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TLDR: Will under/oversampling during the training phase teach the model the wrong distribution and adversely affect accuracy?

Let us assume you want to train a classifier to differentiate between class A and class B. Unfortunately, the population distribution of A and B is unbalanced at a ratio of [1:100]. As such, you utilize under-sampling or over-sampling such that the training and validation sets effectively achieve a [1:1] ratio between A and B. You do nothing to the test set. The distributions of the sets and and the training results are in the below table:

           Train  Val    Test
A Dist.    0.5    0.5    0.99
B Dist.    0.5    0.5    0.01
Accuracy   1.0    0.999  0.85

You have now trained a model which performs worse on the population than a "classify all as A" approach. Does over-sampling or under-sampling teach a model the wrong distribution - causing it to over-confidently predict minority classes? If not - what could be happening in this example?

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Yes, teaching the model to expect a balanced distribution definitely will impact the results on the test set. Oversampling the minority class to balance the distribution will make the classifier more likely to predict that a given example is the minority class. Each iteration of gradient descent will push the model to a location where approximately half of the loss was contributed by examples from a minority class, which is not the situation when you're testing the model. There are a few things that I've seen that try to overcome this issue; focal loss is one example, where easily classified examples (predictions that the model has a lot of confidence in) contribute less to the loss than examples that are difficult to classify. Another approach that I've seen used is training a model on an artificially balanced training set, and then freezing all of the weights except the last layer (or last few layers), and finetuning the model on the true distribution. This usually increases the precision of the model.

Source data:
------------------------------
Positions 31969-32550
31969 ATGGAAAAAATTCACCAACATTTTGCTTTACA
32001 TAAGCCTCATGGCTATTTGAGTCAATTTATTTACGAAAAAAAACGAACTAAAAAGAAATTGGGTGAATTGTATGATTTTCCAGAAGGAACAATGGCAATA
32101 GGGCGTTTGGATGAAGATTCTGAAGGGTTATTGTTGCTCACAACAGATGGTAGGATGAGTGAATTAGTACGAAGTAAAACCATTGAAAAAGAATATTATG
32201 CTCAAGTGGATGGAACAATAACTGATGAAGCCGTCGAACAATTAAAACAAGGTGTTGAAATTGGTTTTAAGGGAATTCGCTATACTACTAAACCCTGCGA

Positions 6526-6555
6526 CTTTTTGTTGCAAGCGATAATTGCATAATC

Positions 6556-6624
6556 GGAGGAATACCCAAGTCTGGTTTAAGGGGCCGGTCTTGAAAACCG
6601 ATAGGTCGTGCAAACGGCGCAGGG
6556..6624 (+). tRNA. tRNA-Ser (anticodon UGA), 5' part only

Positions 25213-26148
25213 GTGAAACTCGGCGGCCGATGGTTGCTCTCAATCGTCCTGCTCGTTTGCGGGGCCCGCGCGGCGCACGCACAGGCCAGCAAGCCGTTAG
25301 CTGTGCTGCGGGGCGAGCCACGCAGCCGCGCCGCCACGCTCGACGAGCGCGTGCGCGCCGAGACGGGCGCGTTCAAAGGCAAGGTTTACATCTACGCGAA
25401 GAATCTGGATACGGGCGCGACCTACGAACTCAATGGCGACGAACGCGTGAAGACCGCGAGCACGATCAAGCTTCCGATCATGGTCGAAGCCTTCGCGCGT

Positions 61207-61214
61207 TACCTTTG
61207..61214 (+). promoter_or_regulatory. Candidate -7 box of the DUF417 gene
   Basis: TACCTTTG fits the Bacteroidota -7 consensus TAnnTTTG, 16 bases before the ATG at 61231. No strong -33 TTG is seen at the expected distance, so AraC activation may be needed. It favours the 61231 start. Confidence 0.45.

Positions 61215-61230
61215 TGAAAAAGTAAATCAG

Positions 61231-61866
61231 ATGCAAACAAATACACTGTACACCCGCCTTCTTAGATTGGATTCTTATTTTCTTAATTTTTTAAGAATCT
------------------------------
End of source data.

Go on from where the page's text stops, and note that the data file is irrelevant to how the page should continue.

Accuracy is a misleading metric in this situation. As you noted, the model trained with a balanced training set performs worse when compared to a model that predicts everything as class A. Despite the fact that the accuracy of the second model is higher, the predictions don't make sense, and don't reflect the nature of the data. I would encourage you to examine the precision and recall of the two models to get an idea of where the model is doing poorly.

Also, I think your validation split should have the same statistics as the test set. When the validation data doesn't reflect the test data, you're essentially optimizing your model to hit a different target than you actually want.

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